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Black film collective brings new life to sci-fi with Paradigm Grey

Paradigm Grey collective (standing) Marques Haynes, Harold Dennis, Christopher Adams, David Johnson, Darrin DeShazer, Jonathan Woods, Darryl Rice. Sitting: Nicole Reed, Coco Elysses, Ted Crowder (Photo credit: Eddy "Precise" Lamarre)
Paradigm Grey collective (standing) Marques Haynes, Harold Dennis, Christopher Adams, David Johnson, Darrin DeShazer, Jonathan Woods, Darryl Rice. Sitting: Nicole Reed, Coco Elysses, Ted Crowder (Photo credit: Eddy “Precise” Lamarre)

Paradigm Grey is opening up a door to Black cinema and providing a different perspective from the norm. The most recent releases of The Birth of a Nation and Boo! A Madea Halloween — two very different movies — offer a sampling of the narrative Hollywood wishes to present to the world on behalf of Black people. This is not a knock on either of these films. This is speaking to the limited scope of vision that is being shared with the public. Paradigm Grey is providing a more diverse view of the Black experience. Black people like sci-fi and thrillers too. We spoke with a few members of the collective about how they’re bringing a different perspective to the screen and the challenges they face as Black filmmakers.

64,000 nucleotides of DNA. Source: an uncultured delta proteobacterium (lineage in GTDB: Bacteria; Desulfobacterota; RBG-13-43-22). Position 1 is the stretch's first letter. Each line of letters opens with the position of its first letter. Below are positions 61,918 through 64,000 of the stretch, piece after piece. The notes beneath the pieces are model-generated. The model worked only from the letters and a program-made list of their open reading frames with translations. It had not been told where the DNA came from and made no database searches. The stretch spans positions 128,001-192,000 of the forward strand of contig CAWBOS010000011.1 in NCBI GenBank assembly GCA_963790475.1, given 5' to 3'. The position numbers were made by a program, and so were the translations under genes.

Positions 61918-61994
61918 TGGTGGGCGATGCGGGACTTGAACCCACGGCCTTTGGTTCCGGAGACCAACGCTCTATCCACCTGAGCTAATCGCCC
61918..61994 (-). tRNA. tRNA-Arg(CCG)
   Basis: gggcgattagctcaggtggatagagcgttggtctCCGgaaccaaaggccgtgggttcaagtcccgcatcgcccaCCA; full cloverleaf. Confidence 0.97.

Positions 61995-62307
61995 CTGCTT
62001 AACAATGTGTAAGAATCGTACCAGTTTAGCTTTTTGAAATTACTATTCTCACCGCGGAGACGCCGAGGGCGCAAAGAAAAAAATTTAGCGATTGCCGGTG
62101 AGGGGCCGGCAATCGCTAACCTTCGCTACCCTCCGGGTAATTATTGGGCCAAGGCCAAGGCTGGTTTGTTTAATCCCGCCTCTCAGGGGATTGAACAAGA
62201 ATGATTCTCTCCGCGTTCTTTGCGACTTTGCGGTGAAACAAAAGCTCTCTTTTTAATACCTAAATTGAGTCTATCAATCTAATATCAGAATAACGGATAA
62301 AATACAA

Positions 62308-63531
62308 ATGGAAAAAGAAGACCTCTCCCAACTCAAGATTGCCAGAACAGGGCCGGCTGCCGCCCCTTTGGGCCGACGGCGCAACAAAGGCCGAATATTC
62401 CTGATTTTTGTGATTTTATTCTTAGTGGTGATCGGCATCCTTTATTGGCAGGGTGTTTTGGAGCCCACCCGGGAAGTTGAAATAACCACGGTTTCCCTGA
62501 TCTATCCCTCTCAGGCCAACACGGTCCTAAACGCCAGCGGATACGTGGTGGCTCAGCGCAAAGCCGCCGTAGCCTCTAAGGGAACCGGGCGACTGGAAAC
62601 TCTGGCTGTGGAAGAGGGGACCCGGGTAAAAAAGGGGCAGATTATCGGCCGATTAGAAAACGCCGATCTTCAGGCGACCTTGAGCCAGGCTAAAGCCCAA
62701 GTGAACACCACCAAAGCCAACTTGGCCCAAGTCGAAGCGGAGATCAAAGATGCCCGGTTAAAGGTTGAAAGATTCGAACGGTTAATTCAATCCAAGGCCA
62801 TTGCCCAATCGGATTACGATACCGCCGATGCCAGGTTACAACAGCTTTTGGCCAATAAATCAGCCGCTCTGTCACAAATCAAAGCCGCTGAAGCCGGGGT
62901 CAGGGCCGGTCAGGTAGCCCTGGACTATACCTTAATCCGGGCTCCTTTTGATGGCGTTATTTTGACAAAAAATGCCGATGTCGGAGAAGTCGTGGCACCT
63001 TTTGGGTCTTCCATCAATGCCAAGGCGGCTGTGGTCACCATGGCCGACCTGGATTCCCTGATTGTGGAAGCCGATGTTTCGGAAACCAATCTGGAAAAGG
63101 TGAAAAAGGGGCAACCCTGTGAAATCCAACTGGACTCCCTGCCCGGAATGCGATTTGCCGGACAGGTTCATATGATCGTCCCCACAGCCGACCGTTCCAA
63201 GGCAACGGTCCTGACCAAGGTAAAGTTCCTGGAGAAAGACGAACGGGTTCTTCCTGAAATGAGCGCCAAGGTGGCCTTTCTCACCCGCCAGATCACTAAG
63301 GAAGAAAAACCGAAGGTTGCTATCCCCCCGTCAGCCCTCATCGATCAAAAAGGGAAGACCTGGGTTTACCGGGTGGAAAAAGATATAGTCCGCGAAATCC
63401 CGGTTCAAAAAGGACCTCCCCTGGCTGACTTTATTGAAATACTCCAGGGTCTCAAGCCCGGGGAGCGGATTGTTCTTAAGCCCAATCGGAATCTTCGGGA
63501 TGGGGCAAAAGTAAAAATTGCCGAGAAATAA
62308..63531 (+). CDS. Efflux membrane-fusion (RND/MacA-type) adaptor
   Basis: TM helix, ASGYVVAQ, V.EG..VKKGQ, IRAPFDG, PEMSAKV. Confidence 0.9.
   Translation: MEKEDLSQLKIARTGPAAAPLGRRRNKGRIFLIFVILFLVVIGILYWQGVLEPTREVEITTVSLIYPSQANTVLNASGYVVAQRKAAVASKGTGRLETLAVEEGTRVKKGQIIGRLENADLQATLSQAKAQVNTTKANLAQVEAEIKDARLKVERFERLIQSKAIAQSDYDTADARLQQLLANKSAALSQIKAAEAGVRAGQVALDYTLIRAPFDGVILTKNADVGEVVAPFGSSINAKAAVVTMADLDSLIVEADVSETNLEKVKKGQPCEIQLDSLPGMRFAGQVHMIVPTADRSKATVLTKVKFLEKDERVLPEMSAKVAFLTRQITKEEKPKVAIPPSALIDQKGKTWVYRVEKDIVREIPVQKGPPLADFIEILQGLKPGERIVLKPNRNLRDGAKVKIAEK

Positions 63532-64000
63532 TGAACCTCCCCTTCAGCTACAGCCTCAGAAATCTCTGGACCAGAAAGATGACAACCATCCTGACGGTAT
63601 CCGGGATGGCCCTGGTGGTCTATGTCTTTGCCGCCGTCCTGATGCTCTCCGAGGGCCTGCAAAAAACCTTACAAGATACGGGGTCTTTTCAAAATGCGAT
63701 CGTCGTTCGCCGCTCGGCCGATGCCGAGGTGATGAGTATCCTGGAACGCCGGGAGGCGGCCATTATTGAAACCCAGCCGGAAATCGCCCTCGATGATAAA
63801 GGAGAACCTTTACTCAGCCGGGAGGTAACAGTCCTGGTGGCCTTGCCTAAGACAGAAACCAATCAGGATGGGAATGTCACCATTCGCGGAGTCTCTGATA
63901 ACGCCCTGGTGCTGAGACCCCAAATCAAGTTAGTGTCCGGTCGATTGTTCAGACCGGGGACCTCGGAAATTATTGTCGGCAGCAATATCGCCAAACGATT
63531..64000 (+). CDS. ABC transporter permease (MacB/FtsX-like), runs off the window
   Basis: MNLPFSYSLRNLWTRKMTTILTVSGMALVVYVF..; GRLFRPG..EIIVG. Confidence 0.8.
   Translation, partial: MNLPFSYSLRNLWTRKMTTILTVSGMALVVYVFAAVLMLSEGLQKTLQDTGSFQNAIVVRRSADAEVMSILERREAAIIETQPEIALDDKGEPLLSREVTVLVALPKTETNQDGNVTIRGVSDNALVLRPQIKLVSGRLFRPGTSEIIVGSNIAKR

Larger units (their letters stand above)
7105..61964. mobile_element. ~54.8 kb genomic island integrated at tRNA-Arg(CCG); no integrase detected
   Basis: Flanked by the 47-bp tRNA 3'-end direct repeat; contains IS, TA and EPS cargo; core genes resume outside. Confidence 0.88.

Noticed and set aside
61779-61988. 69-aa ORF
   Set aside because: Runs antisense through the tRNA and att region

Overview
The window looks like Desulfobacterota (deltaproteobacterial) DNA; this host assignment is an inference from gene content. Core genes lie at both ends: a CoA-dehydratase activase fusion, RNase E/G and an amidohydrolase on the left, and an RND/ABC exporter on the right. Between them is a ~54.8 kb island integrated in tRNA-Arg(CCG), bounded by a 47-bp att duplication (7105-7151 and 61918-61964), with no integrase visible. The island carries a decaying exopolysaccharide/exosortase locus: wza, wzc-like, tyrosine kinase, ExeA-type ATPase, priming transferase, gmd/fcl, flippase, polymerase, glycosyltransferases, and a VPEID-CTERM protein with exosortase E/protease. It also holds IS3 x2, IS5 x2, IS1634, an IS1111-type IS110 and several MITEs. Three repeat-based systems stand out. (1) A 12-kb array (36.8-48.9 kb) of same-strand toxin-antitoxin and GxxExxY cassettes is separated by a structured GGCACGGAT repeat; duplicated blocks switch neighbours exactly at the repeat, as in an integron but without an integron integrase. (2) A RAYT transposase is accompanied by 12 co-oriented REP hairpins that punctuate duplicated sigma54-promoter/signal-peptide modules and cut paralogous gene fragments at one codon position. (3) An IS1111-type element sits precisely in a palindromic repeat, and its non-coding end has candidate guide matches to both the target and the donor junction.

Describe your collective.

Jonathan Woods: It is a collective of the various directors, creator and storytellers of color who usually don’t have the opportunity to tell the type of story that we are telling. We use films that show us in different types of situations. These situations may happen in the future, they may be situations that question reality or our perception of reality. Commonly these genres may be thought of as speculative fiction. There is a strong tradition of African Americans involved in this type of filmmaking but as far as science fiction and horror, not so much. The films we are creating are seen from a Black perspective. It adds additional levels of nuance and storytelling. All of us are professionals at what we do and have been involved in filmmaking for many years. The advances in technology make it easier for us to create the types of films we are creating at a small cost.

Chris Adams: This collective came out of the frustration of seeing a lot of wack independent films following trends. If you see a Tyler Perry film you would see 20 rip offs of that, if you have Boyz N the Hood there is Boyz N the Hood part 10. There is so much more to the African American experience. Then also the frustration of when you do go to the sci-fi or horror films you know the Black character is not making it to the end of the movie or they are used to reinforce stereotypes. This collective is an opportunity to shift the paradigm, shift the dynamic so that we are the heroes and we are able to take control of our own stories and images. We have a lot of negative imagery to counter. We also want to do some things that are inspirational. When I was growing up we had Star Wars even though many times they didn’t have people that looked like me it always made me wonder how come it was that way. We can be Han Solo, we can be Luke Skywalker.

JW: The show Black Mirror really inspired us. It’s some of the best writing that any of us have ever seen. All of us are really big fans of that show. When we got together and would talk about that show and how good it was we were like we could probably write some things on that level.